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Francesco Cossiga

April 21, 1989 | From Times wire service s
Lech Walesa, leader of Solidarity and champion of Poland's new political course, told Italian political leaders today that his country needs investment, rather than aid. "Poland has all the figures to be part of of Europe, but it needs investments, more than aid--investments to create companies and a market," the Polish labor leader told Premier Ciriaco De Mita. In a 35-minute meeting with the premier, Walesa said Solidarity intends to fight economic centralism and work for political, economic and social pluralism.
July 5, 1985 | Associated Press
Newly installed Italian President Francesco Cossiga on Thursday rejected the traditional resignation offer submitted by Socialist Prime Minister Bettino Craxi, who heads a five-party coalition. Cossiga, a Christian Democrat, met briefly with Craxi at the Quirinale Palace and then issued a statement saying the Cabinet should stay on. It is traditional in Italy for the prime minister to offer his resignation after a new president is installed.
November 21, 1987 | From Reuters
Italian Prime Minister Giovanni Goria on Friday presented his resurrected government for a confidence vote, saying the coalition was strengthened by the way it survived the week's political crisis. "The solidarity of the forces which support the government has increased," Christian Democrat Goria said in a speech at the start of a confidence debate in the Senate (upper house).
May 2, 1987 | From the Washington Post
President Reagan will cancel a state visit to Italy in June because of the Italian political crisis but still intends to travel to the country then, Administration sources said Friday. The decision was made this week as Italian President Francesco Cossiga dissolved the Parliament and called national elections for June 14, four days after the scheduled economic summit of leading western industrial nations in Venice.
October 31, 1985 | Associated Press
Italy's president used a rarely invoked constitutional procedure today to revive Premier Bettino Craxi's coalition government, which fell over its handling of the Achille Lauro hijacking. President Francesco Cossiga, during a half-hour meeting with Craxi, rejected the Socialist leader's 2-week-old resignation and told him to seek a vote of confidence for the coalition in Parliament.
December 20, 1990 | From Associated Press
The newly elected Parliament of a united Germany convened for the first time today and began the challenging task of forging a common future for two distinct societies. The 662 members of the Bundestag, the policy-making lower house, held their inaugural session in Berlin's Reichstag building, the historic seat of German legislatures. Lawmakers, however, will return to the seat of government in Bonn for subsequent meetings.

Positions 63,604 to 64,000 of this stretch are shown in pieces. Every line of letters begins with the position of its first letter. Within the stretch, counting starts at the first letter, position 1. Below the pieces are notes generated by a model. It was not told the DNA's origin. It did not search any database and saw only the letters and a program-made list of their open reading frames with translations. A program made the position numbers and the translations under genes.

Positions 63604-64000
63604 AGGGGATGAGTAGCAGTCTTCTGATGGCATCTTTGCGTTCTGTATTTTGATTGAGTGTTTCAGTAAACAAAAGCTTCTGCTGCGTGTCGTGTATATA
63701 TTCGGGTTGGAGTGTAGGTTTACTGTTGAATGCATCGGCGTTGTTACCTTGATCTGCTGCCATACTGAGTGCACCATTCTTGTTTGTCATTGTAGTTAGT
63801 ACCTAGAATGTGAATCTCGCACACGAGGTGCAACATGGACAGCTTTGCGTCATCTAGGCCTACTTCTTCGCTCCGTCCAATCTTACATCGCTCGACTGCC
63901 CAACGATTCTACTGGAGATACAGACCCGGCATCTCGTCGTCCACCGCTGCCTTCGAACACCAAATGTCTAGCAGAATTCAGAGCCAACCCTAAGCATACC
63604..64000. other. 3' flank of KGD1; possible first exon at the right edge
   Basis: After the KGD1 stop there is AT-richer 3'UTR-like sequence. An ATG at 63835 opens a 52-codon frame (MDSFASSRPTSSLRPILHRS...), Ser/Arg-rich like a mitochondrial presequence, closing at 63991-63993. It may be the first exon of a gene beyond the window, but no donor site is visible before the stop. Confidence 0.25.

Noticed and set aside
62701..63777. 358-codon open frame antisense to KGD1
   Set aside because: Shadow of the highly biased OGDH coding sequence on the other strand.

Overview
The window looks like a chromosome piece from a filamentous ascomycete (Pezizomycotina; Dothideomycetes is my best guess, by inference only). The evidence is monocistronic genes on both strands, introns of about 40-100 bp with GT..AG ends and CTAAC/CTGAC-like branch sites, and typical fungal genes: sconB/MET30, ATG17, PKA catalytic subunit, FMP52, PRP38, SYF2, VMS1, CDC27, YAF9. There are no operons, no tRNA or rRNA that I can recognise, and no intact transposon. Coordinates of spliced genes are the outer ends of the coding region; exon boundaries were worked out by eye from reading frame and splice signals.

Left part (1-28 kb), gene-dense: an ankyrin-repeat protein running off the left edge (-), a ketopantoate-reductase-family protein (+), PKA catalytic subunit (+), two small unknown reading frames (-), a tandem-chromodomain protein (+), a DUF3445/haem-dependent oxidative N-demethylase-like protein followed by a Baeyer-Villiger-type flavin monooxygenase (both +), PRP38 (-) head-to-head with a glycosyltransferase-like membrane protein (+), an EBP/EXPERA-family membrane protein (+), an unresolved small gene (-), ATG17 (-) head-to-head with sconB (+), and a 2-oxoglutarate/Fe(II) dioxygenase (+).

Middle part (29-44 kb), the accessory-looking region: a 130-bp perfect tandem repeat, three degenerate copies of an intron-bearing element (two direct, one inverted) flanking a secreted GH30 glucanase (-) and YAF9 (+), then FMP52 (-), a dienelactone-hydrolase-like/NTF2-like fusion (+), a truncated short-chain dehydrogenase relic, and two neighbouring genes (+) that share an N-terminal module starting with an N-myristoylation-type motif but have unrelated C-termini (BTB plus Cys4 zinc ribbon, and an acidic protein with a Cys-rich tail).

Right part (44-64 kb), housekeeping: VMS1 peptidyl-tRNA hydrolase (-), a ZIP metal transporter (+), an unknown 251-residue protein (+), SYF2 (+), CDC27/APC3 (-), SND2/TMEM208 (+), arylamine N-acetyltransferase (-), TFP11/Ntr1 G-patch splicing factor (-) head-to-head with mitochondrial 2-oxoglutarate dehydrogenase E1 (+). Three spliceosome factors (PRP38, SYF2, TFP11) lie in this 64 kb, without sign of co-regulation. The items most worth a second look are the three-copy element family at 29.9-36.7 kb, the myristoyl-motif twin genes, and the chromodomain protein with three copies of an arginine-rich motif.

November 27, 1988 | From the Washington Post
Libya's unofficial second in command, trying to help his country break out of isolation, Saturday met with Pope John Paul II, who said he includes Col. Moammar Kadafi in his daily prayers. "Every day, I pray for Libya, specifically for President Kadafi," said the pontiff, standing beside Maj. Abdel-Salam Jalloud after they emerged from their 30-minute private meeting. "I bless the Libyan people," John Paul added as he left.
April 11, 1987 | Associated Press
Italy's President Francesco Cossiga on Friday asked Interior Minister Oscar Luigi Scalfaro to form a government to replace Bettino Craxi's five-party coalition which collapsed in political feuding. Scalfaro, a 68-year-old Christian Democrat, said he will begin consultations today aimed at fashioning a coalition with the same parties as Craxi's Socialist-led government.
April 2, 1987 | From Times Wire Services
Italian President Francesco Cossiga announced Wednesday that he has rejected the month-old resignation of Socialist Prime Minister Bettino Craxi and told him to seek a vote of confidence in Parliament. Cossiga's move appeared to be a last-ditch effort to head off early elections now scheduled for early 1988. On Tuesday, Communist politician Nilde Iotti, assigned to sound out leaders of political parties on ways to solve the crisis, finished her consultations.
June 27, 1986 | Associated Press
Socialist Premier Bettino Craxi today submitted the resignation of Italy's longest-running government since the end of World War II, the presidential palace said. Craxi submitted the government's resignation to President Francesco Cossiga after a Cabinet meeting of the five-party coalition. Cossiga asked Craxi to remain on as a caretaker premier until a new government is formed. The political crisis arose Thursday night when the centrist coalition lost a series of key parliamentary votes.
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